In the Interest of F.A.G.R., a child.
The custodians of F.A.G.R. (“Petitioners”), appeal from a juvenile court order declining to endorse their petition alleging F.A.G.R.'s deprivation and seeking to invoke the juvenile court's jurisdiction. For the reasons that follow, we affirm.
The record shows that the Petitioners filed a petition in the juvenile court seeking a determination that F.A.G.R. was a deprived child. The petition alleged that F.A.G. R.'s date of birth was June 22, 1995, making him approximately two months shy of his 18th birthday on the date the petition was filed. The petition outlined F.A.G. R.'s history as a juvenile born in Honduras, who was allegedly forced by his parents to leave home as a 17–year–old and come to the United States to seek work. Along the journey, F.A.G.R. endured a kidnapping and other abuse before he was eventually apprehended by United States customs and border agents at the United States border in January 2013. Federal authorities placed F.A.G.R. in the custody of the U.S. Office of Refugee Resettlement, which ultimately contacted the Petitioners, one of whom is F.A.G. R.'s older cousin, and placed F.A.G.R. into their care in Hall County in March 2013.
The Petitioners further alleged that F.A.G.R. had enrolled in school, they were providing for his needs, and at least one of the Petitioners had authorization to work in the United States. Due to the circumstances of F.A.G. R.'s removal from his home and journey to the United States, the Petitioners alleged that F.A.G.R. was a deprived child, and they requested the juvenile court to exercise its jurisdiction over the petition. The juvenile court issued an order concluding that the petition lacked allegations sufficient for the court to exercise its jurisdiction, thereby declining to endorse the petition pursuant to OCGA § 15–11–37 (2013).1 The Petitioners now appeal, requesting this Court to reverse the juvenile court's failure to endorse the petition and direct the juvenile court to hear the merits and issue a decision nunc pro tunc to the date of the original 2013 order.
We note that F.A.G.R. is no longer a minor. Seeking a deprivation order valid at the time F.A.G.R. was a juvenile, the Petitioners argue that they could use the deprivation findings in a back-dated order to obtain relief pursuant to the Special Immigrant Juvenile program under Federal immigration law. “[T]he general rule is that appellate courts do not consider moot questions. Mootness is a question of court policy based on the theory that courts do not give opinions on abstract propositions of law that do not involve an actual controversy between parties.”2 Pretermitting whether the Petitioners are correct and their appeal is therefore not mooted by F.A.G. R.'s age, we conclude that the appeal is without merit.3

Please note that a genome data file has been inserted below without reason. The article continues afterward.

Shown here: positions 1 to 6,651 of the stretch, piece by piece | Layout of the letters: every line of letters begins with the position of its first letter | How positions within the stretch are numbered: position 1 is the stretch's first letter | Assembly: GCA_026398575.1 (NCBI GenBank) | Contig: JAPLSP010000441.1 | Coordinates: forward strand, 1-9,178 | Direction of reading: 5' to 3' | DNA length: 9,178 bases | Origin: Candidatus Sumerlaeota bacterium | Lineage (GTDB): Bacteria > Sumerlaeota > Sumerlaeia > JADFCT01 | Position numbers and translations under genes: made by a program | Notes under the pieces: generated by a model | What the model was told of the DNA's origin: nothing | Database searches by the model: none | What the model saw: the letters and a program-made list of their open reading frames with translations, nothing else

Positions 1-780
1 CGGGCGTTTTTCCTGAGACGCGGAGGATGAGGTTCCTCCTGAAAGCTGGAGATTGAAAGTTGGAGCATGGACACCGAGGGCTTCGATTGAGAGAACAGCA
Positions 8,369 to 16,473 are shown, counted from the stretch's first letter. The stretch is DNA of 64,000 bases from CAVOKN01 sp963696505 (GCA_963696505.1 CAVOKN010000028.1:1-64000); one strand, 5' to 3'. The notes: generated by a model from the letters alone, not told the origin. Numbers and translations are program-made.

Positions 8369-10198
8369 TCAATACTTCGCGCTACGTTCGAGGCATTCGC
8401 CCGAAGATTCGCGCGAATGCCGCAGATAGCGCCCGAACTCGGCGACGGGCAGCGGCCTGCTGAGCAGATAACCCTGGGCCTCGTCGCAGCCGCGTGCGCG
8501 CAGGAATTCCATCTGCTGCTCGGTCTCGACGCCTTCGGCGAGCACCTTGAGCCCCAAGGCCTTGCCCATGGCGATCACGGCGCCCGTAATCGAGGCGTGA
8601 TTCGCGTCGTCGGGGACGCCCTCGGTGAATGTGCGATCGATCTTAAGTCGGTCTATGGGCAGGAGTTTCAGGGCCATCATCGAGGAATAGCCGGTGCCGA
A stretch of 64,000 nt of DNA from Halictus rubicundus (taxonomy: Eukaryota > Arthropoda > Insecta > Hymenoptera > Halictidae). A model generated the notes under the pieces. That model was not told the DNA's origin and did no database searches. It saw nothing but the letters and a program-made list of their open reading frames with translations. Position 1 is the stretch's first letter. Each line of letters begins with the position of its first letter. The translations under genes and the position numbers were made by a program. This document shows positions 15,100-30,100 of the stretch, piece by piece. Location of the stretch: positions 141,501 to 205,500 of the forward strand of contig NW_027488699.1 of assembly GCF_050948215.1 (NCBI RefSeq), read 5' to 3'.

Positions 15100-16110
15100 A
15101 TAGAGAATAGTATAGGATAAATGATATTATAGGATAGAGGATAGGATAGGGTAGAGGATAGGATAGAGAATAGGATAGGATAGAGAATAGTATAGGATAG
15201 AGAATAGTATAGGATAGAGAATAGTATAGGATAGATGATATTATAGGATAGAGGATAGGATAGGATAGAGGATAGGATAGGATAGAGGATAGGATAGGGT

OCGA § 15–11–37 (2013) provided as follows: “A petition alleging delinquency, deprivation, or unruliness of a child shall not be filed unless the court or a person authorized by the court has determined and endorsed upon the petition that the filing of the petition is in the best interest of the public and the child.”4 The endorsement requirement provides the juvenile court with “discretion as to the filing of petitions in that court,” and is consistent with the “basic philosophy that [juvenile] matters shall be handled informally, if at all possible.”5 “Treatment as a juvenile is not an inherent right, but one granted by the General Assembly; therefore, the General Assembly may restrict or qualify that right as it” did in enacting the endorsement requirement.6
Here, the juvenile court noted that the petition for a finding of deprivation alleged that the Petitioners were meeting F.A.G. R.'s needs, he was enrolled in and attending school, and he was suffering no neglect or abuse in any way while in their care. Thus, the court found no current or likely future deprivation in F.A.G. R.'s case.
Further, the juvenile court found that F.A.G.R. was two months from being 18 years old, and a hearing on the petition could not be set for several weeks. Thus, the court correctly noted that any temporary custody order would have an effective duration of only two or three weeks “at best.”7 Citing all of these circumstances, the juvenile court found that F.A.G.R. had no present need for its intervention to support F.A.G. R.'s physical, mental, or emotional health, nor would the best interest of the public require endorsement of the petition.
Based on the record before us, we find no abuse of discretion on the part of the juvenile court. It is clear that F.A.G.R. was not currently suffering from a lack of care or control necessary for his physical, mental, or emotional health or morals, nor was he without a custodian. Further, in light of the timing of the petition so close to F.A.G. R.'s eighteenth birthday, at which time any custody or deprivation order would expire, the juvenile court's decision not to exercise its jurisdiction as a matter of public interest was not an abuse of its discretion. Accordingly, we affirm.
1. Former OCGA § 15–11–37 was repealed and reenacted by an Act effective on January 1, 2014, and applicable to proceedings commenced on or after that date. See Ga. L.2013, p. 514, § 5–1. Accordingly, we apply the Code section in effect in 2013.
2. In the Interest of T. H., 319 Ga.App. 216, 218 (735 S.E.2d 287) (2012).
3. See generally Burns v. State, 281 Ga. 338, 342, n. 7 (638 S.E.2d 299) (2006) (pretermitting mootness question); Hinely v. State, 275 Ga. 777, 783(3) (573 S.E.2d 66) (2002) (same).
4. (Emphasis supplied.)
5. (Citation, punctuation, and emphasis omitted.) Lane v. Jones, 244 Ga. 17, 19(3) (257 S.E.2d 525) (1979).
7. See OCGA § 15–11–2(2)(C) (2013) (defining “child” in the deprivation context to be any individual under the age of 18 years). By definition, a “deprived child” must be a “child.” See OCGA § 15–11–2(8).
DOYLE, Presiding Judge.
MILLER and DILLARD, JJ., concur.